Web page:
Johnson & Johnson appeal of $151M hip implant ruling succeeds after judge finds talk of Iraqi bribes tainted case

The plaintiff's lawyer is ready for a retrial, adding that he thinks “we’ll get more money the next time around.” (Wikipedia)

An appeals court has overturned a verdict that ordered Johnson & Johnson to pay $151 million to five people who received its Pinnacle hip implant. The appellate court overruled the prior verdict on the grounds the plaintiffs’ lawyer introduced “inflammatory character evidence” linking J&J to bribes allegedly paid in Saddam Hussein’s Iraq.

The case is the second of the bellwether trials arranged to enable the valuation of the claims brought against J&J’s DePuy by users of its metal-on-metal Pinnacle devices. DePuy pulled the devices after the FDA strengthened its rules on metal-on-metal hip implants in 2013. But by then a large number of people already claimed to have suffered medical problems as a result of the implants, leading to the 10,000 product liability lawsuits J&J says it faces today.

A federal jury ruled in favor of the five plaintiffs in the second bellwether trial. J&J was ordered to pay $502 million, a sum that was later reduced to $151 million. Now, J&J has got the result tossed out, setting the stage for a retrial.


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In overturning the ruling, U.S. Circuit Judge Jerry Smith pointed to many shortcomings of the original trial. Most strikingly, Smith picked apart the judge’s decision to allow the plaintiffs’ counsel Mark Lanier to refer to a 2011 settlement covering kickbacks J&J subsidiaries allegedly paid in countries including Iraq. As Smith sees it, the evidence marred the result.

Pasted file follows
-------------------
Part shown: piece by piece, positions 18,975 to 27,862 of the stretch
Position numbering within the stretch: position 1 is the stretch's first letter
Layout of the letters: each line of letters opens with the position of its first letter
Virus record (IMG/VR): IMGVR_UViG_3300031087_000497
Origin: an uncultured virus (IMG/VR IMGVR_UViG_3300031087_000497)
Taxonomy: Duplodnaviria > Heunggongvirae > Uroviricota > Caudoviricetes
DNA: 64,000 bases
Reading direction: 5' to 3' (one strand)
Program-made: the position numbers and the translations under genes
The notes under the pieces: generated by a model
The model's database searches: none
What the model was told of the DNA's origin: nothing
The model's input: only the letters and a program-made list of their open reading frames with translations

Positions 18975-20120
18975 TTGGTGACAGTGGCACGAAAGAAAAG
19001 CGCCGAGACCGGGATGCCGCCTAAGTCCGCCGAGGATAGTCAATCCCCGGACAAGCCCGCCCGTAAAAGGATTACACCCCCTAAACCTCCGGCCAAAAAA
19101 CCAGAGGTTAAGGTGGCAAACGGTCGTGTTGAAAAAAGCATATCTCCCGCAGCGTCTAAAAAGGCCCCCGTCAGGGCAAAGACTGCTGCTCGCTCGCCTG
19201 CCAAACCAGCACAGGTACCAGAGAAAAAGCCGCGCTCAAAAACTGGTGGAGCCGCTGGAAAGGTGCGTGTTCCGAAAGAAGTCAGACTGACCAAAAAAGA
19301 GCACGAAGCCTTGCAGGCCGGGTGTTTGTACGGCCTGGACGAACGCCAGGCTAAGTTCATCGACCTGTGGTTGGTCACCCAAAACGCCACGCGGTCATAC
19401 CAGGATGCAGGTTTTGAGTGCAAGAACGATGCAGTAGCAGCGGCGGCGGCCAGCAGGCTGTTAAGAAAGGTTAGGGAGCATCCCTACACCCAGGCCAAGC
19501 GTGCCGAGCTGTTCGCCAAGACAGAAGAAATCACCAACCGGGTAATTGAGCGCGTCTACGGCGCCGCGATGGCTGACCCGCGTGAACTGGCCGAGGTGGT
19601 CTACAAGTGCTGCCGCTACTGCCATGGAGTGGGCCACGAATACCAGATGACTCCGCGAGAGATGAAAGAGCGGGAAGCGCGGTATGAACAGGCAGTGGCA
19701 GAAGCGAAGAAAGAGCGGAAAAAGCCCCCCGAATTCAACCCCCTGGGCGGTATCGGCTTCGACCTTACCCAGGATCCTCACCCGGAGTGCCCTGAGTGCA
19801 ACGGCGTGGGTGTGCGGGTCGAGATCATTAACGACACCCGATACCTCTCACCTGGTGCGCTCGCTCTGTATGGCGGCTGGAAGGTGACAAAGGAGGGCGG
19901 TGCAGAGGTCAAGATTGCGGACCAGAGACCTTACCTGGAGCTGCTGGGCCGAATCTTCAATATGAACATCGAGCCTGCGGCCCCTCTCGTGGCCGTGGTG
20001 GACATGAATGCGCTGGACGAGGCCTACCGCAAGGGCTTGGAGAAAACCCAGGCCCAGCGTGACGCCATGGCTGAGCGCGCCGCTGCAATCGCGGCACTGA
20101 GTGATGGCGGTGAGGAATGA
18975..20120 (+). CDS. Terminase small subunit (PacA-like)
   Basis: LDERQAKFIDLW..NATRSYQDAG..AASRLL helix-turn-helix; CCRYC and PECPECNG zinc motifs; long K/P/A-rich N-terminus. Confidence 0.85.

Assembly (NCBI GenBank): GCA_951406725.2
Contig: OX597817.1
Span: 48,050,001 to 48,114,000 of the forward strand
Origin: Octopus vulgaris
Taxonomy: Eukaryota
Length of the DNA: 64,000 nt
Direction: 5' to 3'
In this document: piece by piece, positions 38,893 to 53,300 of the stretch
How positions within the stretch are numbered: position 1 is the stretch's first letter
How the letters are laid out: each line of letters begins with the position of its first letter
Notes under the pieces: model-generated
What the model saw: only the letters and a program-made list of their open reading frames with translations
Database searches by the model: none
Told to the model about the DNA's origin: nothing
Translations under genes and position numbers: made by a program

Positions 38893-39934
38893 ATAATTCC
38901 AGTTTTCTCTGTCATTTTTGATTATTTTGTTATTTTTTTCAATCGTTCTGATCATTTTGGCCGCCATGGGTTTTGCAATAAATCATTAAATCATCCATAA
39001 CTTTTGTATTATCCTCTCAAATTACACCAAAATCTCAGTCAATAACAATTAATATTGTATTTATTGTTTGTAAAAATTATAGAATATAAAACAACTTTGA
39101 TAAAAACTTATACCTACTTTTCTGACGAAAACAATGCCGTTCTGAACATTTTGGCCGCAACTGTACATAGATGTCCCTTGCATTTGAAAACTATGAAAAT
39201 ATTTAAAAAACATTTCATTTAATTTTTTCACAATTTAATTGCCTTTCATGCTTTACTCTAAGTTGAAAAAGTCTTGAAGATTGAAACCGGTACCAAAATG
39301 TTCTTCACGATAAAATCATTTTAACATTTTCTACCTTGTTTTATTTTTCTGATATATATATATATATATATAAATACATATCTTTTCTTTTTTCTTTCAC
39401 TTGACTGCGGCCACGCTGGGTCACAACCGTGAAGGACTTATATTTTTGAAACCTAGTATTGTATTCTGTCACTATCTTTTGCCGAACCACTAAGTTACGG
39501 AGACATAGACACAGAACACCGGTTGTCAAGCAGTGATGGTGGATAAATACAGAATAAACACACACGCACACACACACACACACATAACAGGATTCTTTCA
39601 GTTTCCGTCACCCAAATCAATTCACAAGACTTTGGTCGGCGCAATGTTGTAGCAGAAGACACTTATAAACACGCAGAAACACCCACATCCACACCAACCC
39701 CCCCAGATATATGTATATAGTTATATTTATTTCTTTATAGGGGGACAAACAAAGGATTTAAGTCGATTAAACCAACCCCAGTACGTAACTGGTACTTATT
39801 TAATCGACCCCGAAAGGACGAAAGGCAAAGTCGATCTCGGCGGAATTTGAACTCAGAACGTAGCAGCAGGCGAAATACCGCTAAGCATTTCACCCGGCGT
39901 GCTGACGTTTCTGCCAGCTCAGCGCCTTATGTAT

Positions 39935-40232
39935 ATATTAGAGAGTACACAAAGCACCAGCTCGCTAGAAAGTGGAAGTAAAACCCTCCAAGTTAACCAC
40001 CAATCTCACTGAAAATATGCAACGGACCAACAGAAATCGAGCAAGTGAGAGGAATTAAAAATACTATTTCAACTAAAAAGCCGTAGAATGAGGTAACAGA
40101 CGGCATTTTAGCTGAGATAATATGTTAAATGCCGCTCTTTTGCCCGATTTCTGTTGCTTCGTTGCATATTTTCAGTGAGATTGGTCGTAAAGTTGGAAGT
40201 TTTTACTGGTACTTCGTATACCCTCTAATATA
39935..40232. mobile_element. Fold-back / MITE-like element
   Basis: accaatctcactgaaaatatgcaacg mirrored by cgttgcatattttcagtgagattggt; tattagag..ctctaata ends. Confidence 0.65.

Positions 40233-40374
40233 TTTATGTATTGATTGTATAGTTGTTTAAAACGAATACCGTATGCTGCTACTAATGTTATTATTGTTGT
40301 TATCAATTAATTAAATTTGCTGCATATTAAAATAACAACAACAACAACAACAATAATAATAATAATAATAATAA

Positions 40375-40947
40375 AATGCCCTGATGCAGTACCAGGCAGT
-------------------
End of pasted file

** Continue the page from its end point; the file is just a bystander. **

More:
“Lanier tainted the result by inviting the jury to infer guilt based on no more than prior bad acts,” the judge wrote (PDF). “Lanier repeatedly referenced bribes to the Hussein ‘regime,’ despite that the alleged bribes involve neither DePuy nor its products. Crucially, he then invited the jury to infer J&J’s liability based solely on that.” 

Smith’s ruling tees up a retrial. Lanier told Bloomberg he is ready to go again immediately, adding that he thinks “we’ll get more money the next time around.”

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